It's funny that, after getting some relatively good news on the health front on Friday, the next day I went basically hog-wild eating. Making it even worse was the fact that the good news was that my weight dropped below 230 lbs at my last weigh-in on Friday. Yes, I celebrated making a milestone of losing weight by over-eating. Can you say "ridiculous"? Of course I also experienced this morning what I like to call a "food hang-over", which is this kind of sickly feeling from over indulging in the food department. You would think that I was smart enough to avoid this kind of thing, but I've learned that bad food...and bad eating...are habits that are incredibly hard to break. These kinds of things are instilled in us from very early ages, and they don't change easily, if at all during our lives.
All is not lost though, as (unfortunately) I have reams of experience in the "falling off the wagon food-wise" department. I've gotten myself up today, figuratively dusting myself off, and promising that today I will avoid the two big things that did me in yesterday:
1. Failing to accurately count the calories I consumed
2. Failing to eat reasonably sized meals, which in turn cased tons of snacking
There is no excuse for either, other than being human. I'll do better today.
The counting of calories is interesting. I see all of these weight-loss products and gimmicks on the market today, but in my experience, the concept behind weight loss is pretty simple: consume less than you need and you lose weight. The "less" part is calories. You can also increase the amount of calories you need by exercising, therefore increasing your weight loss when you eat less. Trust me, I know that the actual implementation of this stuff is far more difficult than the theory...this is something I live and struggle with every day. What helps me is that I have a ritual associated with counting my calories. Seriously, it does. Rituals are important because they are this kind of stylized form of habit building. My calorie counting ritual has a few facets to it...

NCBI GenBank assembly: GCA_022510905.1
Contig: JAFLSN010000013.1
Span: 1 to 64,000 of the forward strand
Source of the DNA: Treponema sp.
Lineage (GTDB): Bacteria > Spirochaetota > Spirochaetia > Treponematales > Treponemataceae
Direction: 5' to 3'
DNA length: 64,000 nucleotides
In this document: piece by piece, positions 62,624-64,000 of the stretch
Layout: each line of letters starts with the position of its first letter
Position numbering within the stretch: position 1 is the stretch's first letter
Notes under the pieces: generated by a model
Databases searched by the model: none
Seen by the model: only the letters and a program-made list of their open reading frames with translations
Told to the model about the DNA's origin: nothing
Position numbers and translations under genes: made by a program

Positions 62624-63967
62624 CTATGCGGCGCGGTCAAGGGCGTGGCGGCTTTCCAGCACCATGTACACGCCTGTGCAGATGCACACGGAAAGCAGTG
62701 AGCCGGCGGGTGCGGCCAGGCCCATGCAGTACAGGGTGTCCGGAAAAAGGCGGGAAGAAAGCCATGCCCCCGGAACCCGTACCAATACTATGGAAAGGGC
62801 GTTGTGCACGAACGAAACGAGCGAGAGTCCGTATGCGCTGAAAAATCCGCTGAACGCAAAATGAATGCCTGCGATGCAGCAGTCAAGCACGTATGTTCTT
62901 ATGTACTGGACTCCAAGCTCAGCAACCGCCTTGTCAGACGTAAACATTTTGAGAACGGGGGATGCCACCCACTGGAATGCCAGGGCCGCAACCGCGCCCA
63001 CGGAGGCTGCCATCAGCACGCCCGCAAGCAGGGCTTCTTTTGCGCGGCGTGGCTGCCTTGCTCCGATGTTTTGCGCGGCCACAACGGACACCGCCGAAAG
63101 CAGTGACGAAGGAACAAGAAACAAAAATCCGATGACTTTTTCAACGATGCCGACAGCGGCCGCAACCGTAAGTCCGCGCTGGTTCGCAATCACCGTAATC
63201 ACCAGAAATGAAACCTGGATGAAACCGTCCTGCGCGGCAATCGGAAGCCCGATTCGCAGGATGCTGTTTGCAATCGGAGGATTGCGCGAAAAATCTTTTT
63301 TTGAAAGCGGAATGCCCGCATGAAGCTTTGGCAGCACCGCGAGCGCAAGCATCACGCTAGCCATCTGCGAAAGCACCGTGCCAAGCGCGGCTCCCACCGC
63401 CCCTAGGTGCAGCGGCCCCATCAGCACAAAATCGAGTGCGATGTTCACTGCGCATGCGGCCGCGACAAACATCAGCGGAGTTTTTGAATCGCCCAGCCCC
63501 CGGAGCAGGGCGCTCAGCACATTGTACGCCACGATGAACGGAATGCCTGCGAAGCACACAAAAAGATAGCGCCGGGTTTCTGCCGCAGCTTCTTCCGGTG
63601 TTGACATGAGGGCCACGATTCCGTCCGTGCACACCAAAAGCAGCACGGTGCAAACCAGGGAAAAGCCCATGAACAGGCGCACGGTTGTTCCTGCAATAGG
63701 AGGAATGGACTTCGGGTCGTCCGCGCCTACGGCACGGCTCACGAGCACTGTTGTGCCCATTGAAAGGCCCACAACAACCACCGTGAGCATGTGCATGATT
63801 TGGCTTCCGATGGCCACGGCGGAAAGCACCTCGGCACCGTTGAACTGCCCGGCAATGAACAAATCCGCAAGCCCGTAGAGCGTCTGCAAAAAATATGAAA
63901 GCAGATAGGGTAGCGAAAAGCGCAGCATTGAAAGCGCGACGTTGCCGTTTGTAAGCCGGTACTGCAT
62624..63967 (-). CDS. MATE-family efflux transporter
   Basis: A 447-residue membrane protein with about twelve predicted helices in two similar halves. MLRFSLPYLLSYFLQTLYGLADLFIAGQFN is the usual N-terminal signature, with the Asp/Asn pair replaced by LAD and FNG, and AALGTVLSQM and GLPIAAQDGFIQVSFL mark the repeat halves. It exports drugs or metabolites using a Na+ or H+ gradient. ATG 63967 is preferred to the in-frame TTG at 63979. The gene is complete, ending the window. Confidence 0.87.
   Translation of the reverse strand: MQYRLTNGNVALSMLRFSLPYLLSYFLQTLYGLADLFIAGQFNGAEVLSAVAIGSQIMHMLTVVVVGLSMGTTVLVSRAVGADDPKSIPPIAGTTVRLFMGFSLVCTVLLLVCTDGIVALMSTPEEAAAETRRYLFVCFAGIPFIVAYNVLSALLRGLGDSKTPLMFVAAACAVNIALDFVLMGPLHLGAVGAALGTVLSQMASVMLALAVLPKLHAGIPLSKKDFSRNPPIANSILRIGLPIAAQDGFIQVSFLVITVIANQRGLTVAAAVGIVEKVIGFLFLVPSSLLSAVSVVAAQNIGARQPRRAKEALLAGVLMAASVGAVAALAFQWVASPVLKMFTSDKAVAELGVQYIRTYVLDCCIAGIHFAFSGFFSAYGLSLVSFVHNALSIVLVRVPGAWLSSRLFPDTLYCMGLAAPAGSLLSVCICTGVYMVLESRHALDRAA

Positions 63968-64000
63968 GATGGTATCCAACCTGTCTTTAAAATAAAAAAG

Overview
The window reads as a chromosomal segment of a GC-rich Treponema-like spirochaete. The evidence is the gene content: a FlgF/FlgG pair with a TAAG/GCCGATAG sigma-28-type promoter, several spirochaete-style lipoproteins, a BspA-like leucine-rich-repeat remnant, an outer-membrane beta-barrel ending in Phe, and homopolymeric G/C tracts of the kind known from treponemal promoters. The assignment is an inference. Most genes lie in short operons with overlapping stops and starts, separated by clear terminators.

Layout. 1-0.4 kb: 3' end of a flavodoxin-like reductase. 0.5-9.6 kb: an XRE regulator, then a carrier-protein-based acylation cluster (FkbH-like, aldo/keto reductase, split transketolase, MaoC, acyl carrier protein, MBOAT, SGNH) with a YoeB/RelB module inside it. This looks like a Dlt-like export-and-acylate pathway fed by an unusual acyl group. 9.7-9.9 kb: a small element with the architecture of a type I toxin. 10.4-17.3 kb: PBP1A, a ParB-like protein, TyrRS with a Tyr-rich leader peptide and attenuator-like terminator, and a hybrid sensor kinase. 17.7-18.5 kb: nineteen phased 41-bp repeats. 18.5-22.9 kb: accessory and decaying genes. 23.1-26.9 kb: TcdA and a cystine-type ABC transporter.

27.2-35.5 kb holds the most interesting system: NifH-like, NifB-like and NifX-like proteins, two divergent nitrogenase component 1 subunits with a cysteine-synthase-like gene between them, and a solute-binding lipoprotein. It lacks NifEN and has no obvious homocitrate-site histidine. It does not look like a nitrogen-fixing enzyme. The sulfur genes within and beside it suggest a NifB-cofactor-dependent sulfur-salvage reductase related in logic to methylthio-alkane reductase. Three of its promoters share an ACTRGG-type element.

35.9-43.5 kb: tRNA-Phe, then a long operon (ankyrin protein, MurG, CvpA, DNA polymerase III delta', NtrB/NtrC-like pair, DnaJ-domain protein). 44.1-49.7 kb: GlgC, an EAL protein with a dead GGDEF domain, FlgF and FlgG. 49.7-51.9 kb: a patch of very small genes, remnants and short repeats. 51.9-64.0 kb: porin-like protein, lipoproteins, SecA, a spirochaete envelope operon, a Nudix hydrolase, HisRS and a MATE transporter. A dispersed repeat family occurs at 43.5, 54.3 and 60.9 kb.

- I buy a nice looking, small bound book for counting. One with heavy-weight lines pages and a ribbon place-holder. Believe it or not, I have found that if simply having a nice book to write this stuff in actually motivates me to do keep up with it.
- I format each day the same...on the left hand top of the page is the day "March 28, 2010/Sunday"; if I weigh myself I put that on the top-right of that same line. Note that I normally only weigh myself on Monday and Friday and even then there is a ritual: I only do it after exercising and taking a shower, I only do it wearing the exact same thing, I start the scale off at the same spot each time and move it down until I reach my current weight.
- I have set rules for counting calories...I use labels or "The Calorie King Calorie, Fat & Carbohydrate Counter" book to find the calories in what I eat. When I count, I list the food I eat chronologically and by type...B for Breakfast, S for Snack, L for Lunch, D for Diner. I round calorie counts up the nearest 25. Why? It simply makes the math easier for me and it gives me something of a fudge factor in case I low-ball a portion size.